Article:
The old Philips Magnavox building is now home to Pellissippi State Community College (Wade Payne/Thunderhead Photography) / Wade Payne
By Walter F. Roche Jr. / The Tennessean
The chairman of the Tennessee Democratic Party is calling for an investigation by the state Comptroller of the state's "deeply troubling" purchase of a Knoxville property from a business associate of the governor's family.
In a letter to the comptroller, Chip Forrester, the party chairman, said that the $10 million purchase price for the office building for use by Pellissippi State Community College may have defrauded Tennessee taxpayers of more than $5 million.
Citing a Sunday report in The Tennessean, Forrester noted that some estimates put the cost of completely renovating the building at 7201 Strawberry Plains Pike at $16.6 million.
"We Tennesseans detest crony capitalism, where well connected businessmen use their political clout to increase their company profits at the expense of taxpayers," Forrester wrote in the letter.
The Tennessean reported that the partnership that sold the building to the state was headed by Samuel F. Furrow, a Knoxville auctioneer and developer who has had a past business relationship with Gov. Bill Haslam.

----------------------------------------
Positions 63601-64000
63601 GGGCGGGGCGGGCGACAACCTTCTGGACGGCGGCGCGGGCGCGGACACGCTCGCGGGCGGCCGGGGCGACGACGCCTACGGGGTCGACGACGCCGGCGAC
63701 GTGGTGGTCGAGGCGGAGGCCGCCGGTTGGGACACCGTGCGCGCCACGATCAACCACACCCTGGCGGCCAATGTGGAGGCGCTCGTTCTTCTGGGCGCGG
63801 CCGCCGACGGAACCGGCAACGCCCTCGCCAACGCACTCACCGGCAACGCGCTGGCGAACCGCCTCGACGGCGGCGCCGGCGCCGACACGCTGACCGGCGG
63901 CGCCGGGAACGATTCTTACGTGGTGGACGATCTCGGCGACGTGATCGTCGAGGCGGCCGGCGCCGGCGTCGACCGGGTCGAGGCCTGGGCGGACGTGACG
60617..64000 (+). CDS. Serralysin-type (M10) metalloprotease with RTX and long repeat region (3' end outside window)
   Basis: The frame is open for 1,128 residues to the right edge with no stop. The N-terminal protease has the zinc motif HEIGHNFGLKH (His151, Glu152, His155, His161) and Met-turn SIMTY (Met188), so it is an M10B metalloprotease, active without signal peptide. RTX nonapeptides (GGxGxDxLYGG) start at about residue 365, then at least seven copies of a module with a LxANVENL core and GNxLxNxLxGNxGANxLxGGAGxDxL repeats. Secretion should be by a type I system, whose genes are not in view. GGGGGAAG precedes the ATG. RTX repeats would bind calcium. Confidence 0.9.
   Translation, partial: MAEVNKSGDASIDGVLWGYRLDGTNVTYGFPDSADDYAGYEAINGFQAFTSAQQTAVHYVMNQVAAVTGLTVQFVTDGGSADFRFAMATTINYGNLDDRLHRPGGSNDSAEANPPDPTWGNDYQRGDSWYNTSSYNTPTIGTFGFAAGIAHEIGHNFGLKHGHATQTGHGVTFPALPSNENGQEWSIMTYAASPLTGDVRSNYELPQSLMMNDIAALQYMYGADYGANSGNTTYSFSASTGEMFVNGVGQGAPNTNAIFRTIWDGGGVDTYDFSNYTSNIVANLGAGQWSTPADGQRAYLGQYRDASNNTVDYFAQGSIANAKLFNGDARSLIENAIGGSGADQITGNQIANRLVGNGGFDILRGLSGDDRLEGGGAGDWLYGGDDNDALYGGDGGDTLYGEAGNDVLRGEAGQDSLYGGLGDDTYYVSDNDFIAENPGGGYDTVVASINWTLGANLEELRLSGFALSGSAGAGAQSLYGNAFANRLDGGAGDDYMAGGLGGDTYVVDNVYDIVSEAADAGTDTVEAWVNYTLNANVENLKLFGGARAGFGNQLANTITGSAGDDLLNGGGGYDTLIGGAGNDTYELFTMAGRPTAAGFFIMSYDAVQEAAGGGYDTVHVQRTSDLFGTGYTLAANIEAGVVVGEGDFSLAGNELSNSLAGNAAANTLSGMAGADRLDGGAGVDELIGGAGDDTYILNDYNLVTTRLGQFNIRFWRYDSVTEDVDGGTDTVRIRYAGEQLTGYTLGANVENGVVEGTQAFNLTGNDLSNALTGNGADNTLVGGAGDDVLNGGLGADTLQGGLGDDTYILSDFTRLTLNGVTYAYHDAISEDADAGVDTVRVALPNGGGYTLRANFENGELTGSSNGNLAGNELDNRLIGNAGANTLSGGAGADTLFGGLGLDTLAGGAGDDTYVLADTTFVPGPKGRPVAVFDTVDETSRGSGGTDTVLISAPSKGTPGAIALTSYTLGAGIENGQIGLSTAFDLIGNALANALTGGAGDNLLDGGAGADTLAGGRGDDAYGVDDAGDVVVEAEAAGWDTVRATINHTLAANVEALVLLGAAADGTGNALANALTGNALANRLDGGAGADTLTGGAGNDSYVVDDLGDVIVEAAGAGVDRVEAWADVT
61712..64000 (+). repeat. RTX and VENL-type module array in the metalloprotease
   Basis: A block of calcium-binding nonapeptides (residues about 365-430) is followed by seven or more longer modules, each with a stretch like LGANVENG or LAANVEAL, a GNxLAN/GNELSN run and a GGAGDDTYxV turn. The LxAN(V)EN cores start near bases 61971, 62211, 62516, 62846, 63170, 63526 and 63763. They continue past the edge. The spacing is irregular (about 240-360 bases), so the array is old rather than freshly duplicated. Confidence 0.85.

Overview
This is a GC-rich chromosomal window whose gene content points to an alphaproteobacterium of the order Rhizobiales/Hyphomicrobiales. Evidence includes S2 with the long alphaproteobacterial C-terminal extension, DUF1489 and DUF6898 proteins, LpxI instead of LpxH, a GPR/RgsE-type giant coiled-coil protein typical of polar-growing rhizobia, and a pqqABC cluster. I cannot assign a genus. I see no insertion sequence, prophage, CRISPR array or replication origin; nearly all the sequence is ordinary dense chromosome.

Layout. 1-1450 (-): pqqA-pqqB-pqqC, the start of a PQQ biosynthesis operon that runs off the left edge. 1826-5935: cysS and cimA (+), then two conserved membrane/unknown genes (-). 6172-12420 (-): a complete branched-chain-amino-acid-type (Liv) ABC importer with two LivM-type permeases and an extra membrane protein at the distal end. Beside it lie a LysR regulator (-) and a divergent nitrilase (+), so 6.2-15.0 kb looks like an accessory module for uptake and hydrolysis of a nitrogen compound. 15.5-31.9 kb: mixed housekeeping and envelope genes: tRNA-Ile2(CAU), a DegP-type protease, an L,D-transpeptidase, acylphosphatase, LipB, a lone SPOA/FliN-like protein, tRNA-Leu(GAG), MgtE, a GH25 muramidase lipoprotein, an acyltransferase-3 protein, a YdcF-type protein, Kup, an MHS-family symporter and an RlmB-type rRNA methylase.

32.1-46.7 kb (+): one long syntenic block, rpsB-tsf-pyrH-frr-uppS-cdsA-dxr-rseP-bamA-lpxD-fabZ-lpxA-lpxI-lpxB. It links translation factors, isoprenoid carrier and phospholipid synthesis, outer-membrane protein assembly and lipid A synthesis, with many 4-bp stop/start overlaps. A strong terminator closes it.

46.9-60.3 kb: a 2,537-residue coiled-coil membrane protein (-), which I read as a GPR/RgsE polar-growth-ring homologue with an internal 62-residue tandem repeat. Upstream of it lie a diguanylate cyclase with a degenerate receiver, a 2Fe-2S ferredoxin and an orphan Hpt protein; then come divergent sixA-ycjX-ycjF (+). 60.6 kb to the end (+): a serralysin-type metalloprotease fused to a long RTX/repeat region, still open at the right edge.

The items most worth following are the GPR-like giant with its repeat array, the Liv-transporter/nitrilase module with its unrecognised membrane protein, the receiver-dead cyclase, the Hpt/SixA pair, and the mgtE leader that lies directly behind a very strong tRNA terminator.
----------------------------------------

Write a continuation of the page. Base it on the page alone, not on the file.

Records also show that James Haslam II, the governor's father, loaned Furrow's wife $1 million when the purchase of the Knoxville property was under consideration in 2011. Records show that loan is still outstanding. The collateral is a Nantucket property owned by Ann Furrow. Samuel Furrow was formerly a co-owner of the property but deeded it over to his wife prior to the loan.
"The findings revealed in the newspaper article were deeply troubling," Forrester wrote in the two-page letter.
He added that Tennesseans "deserve absolute disclosure on this suspicious land deal and a full explanation why we paid $10 million for a property the county assessor valued at $4.4 million.
Furrow had told The Tennessean the sale was "clean as a whistle."
The governor, through a spokeswoman, has said he was not aware of his father's loan to Furrow's wife. She also said that the governor does not have any current business relationship with Furrow. Forrester also noted from The Tennessean story that an associate of Furrow's emailed a top Haslam aide late last year in an attempt to make the state purchase of the long vacant property a priority and get it done before the end of the year. The sale, however, was not finalized until March.
A portion of the building is now being used for some community college classes and other portions of the property are expected to be leased to the state General Services Department as part of a state office consolidation project.